Tour de force
Should military exercises be used as a plat- form for political protest? This is the question that is being asked with increasing frequency this week as thousands of demonstrators, some of them believed to be armed, continue to threaten to bring to a halt entirely the current tour of the British Isles by the visiting Soviet Armoured Divisions. Opinion is still sharply divided, but more and more the ordinary man in the street is siding with the British military enthusiasts and armed pageantry fans who have turned out, in defiance of the self-appointed spoilsports and busybodies, to give Ivan his warmest wel- come in a European country since his triumphant tour of Czechoslovakia in the summer of 1968.
It all began in the grey drizzle of a Sussex dawn when the Russians arrived in this country. After a copybook nuclear barrage from the guns of the Soviet Seventh Fleet somewhere off Cherbourg the Russian landing craft, emblazoned with the now familiar red star, came chugging out of the murk in perfect formation to plough up the shingle of the shelving beach at Pevensey and disembark the first armoured troop-carriers and heavy amphibious tanks. At first every- thing seemed peaceful. Then, straining against the police cordon on the shattered promenade, a small group of demonstrators began their monotonous chanting and the weary waving of placards criticising Soviet foreign policy. Several arrests were made, and the Russians, to do them credit, tank commanders as well as motorised infantry, very gallantly carried on as if nothing had happened.
Obviously on top of their form, the Soviet visitors soon had the fans gasping at their dazzlingly aggressive tactics and their sheer mastery of the field. With the ball at their feet they made mincemeat of the sixty-odd miles to London. their shooting was superb, and their constantly developing pincer and flanking movements worked with the pre- cision of oiled clockwork. Owing to com- mitments in Western Germany and Northern Ireland no British troops were available to take part in the exercise, but official obser- vers from all three services confessed them- selves stunned by the speed and flexibility of the Russian attack. As a spokesman for the Ministry of Defence put it on Late Night Line-Up, *It was absolutely immacu- late. We've seen these people on television, but we had no idea of their impact on the ground. They are scintillating.'
But with outstanding engagements still to fulfil in Cardiff. Birmingham. Liverpool and Glasgow, the visitors are now facing a growing volume of abuse from those who believe that the tour should not have taken place. Tens of thousands, according to the demonstrators' hysterically stated case, have died already in the advance through the Home Counties. This is obviously regrettable, though some might argue that it is hard to see what it has to do with those of us who are fortunate enough to be still alive. Lon- don. they claim, is lying in ruins, and the level of radioactivity in the atmosphere has dramatically increased. Again this is regret-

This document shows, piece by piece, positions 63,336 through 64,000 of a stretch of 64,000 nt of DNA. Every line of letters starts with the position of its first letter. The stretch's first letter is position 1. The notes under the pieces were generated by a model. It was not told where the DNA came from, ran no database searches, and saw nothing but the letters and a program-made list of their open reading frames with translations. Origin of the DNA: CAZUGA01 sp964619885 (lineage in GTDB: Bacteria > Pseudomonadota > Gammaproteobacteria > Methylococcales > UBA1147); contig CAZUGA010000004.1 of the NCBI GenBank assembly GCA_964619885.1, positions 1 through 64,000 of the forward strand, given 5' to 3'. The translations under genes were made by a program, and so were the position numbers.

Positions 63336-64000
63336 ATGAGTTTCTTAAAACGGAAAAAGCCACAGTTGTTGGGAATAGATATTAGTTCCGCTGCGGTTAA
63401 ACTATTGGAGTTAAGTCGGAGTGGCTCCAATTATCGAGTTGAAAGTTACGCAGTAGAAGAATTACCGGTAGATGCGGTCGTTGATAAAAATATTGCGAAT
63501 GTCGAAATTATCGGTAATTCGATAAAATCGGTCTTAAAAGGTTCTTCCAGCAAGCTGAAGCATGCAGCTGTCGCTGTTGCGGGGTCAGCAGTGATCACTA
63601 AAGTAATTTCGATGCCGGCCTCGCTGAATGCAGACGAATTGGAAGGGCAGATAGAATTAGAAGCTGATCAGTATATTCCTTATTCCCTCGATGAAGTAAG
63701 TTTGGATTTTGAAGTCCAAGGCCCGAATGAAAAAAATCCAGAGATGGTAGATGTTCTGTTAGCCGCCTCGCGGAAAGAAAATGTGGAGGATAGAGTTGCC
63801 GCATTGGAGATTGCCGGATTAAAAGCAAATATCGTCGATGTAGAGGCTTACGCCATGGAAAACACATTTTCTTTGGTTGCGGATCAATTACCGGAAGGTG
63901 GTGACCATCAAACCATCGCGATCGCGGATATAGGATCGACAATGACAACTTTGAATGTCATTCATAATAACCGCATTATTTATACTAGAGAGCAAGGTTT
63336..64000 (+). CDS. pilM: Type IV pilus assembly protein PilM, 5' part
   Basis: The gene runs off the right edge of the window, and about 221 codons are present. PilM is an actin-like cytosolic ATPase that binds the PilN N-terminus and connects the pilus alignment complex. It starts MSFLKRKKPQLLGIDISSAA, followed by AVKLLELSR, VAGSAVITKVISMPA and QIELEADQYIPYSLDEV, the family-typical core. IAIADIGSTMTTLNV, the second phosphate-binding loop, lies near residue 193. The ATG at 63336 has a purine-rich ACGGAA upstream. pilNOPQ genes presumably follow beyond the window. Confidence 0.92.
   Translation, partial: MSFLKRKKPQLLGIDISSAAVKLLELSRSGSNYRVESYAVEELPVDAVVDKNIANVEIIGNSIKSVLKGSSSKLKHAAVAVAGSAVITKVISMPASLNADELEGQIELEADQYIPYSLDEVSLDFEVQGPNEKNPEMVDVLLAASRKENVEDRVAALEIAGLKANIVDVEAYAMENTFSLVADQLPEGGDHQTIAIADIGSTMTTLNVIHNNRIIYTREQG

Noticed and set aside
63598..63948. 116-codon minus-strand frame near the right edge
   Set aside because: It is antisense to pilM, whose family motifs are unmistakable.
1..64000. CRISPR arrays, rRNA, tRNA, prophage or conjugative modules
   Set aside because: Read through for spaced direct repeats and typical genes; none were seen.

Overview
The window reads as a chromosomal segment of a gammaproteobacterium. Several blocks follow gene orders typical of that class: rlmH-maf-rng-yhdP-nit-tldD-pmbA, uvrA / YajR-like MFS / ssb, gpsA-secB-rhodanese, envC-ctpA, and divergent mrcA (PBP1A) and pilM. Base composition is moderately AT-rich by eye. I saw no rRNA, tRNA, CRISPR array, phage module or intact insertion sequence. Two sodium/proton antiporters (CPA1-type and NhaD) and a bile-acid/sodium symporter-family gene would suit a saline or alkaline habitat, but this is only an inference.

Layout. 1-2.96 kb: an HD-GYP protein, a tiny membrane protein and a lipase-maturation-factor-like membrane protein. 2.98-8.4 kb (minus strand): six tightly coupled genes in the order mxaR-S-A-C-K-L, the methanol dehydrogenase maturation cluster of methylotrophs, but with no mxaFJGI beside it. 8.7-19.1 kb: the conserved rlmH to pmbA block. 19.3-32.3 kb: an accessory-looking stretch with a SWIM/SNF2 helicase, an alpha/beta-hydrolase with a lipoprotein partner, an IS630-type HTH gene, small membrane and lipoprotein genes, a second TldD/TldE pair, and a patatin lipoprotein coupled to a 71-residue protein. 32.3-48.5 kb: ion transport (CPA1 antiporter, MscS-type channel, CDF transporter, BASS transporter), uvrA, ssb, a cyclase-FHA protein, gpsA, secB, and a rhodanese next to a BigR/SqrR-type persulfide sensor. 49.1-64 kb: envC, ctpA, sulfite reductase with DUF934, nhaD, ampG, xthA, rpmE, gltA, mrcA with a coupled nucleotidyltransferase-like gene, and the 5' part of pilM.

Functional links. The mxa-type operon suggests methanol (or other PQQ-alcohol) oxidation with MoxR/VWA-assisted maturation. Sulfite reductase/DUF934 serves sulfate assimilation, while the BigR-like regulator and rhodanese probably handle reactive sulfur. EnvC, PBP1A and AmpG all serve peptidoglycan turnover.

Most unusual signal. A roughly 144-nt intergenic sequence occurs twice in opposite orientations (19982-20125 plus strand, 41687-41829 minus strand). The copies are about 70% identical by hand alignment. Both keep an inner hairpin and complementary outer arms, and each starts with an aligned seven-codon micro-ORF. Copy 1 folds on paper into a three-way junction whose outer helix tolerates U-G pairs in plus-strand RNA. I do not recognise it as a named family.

table, but it is hard to see what the demon- strators believe they can do about it by shouting. And it is hardest of all to suppress a feeling of revulsion at the spectacle of these student bullies taking it out on innocent Russian soldiers who are simply doing their job.
The case against the demonstrators was put to me most clearly by Brigadier 'Barmy' Quisling, who is acting as host to the Russian High Command at the Guards' Depot in Chelsea. `The main thing to get crystal clear is that the soldier's job—blowing things up, killing people, fighting battles, what you will —has got absolutely nothing to do with politics. These chaps didn't make their government's policy. They may agree with it, they may disagree with it. Many of them, I happen to know, take a pretty liberal line. But the point is that they're here to fight battles, not to talk politics. We've no objec- tion to these demonstrators demonstrating.
I personally think there's probably a good deal in what they say. All we're asking is that they should go away and demonstrate some- where else, where they don't get in the way. That's reasonable enough, surely.'
Another powerful argument is put forward by one of the Brigadier's closest collabora- tors, Mr Monty Siff, who is in the catering business. `Break down the bridges of com- munication, as these hotheads apparently want to, and where are you? How can you bring any influence to bear if you've destroyed the conditions for a meaningful dialogue?
I mean I'm not actually fluent in the Russian yet, but that doesn't stop one being civil. And surely that makes more sense to any soldier than rudeness or violence. Cut them off entirely from civilised society and they might do something really terrible.'
But for the average member of the public, it is democracy itself that is threatened by the student louts. The 'sit-downs' that were staged in the path of the advancing armour on the first day may have irritated the Russians, but they infuriated the crowd, and some believe that the time may have come to stamp out this menace once and for all. As Sam Hackett, honorary secretary of the Amateur Apathetics Association summed it up for me, 'We haven't got anything against the Ruskies. They may blow your house up, blow your leg off, rape your wife, but that's your bad luck. What I want is to watch the bang wallop fizz krumpp zowie boom. And be left in peace by a lot of tinpot student dictators telling me what I'll put up with and what I won't. It's enough to make you lift a couple of fingers.'